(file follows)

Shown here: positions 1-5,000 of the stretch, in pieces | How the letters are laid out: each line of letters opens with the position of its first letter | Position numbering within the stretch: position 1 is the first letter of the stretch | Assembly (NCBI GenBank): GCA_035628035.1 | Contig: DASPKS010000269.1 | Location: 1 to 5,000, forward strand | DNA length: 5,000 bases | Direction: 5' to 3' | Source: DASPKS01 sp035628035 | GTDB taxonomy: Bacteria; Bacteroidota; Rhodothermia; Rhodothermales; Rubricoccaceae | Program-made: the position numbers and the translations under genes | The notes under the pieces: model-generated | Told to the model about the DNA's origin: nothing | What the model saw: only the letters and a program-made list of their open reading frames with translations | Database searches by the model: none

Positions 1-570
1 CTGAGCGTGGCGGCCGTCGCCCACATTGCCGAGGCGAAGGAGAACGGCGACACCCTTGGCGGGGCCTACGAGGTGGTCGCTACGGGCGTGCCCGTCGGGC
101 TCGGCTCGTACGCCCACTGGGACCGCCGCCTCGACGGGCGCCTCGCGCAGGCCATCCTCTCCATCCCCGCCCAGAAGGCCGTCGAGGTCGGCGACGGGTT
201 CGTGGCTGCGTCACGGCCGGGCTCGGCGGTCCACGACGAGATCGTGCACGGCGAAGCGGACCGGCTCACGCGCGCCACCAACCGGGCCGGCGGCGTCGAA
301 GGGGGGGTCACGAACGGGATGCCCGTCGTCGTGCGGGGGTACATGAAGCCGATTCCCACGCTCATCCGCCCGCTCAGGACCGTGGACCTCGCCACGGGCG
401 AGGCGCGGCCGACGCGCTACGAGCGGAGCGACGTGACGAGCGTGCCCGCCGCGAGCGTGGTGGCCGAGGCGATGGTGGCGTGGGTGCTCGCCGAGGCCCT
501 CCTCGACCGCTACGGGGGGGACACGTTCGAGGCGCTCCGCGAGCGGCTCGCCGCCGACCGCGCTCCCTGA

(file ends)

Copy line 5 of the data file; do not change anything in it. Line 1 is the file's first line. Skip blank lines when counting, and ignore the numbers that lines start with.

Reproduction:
201 CGTGGCTGCGTCACGGCCGGGCTCGGCGGTCCACGACGAGATCGTGCACGGCGAAGCGGACCGGCTCACGCGCGCCACCAACCGGGCCGGCGGCGTCGAA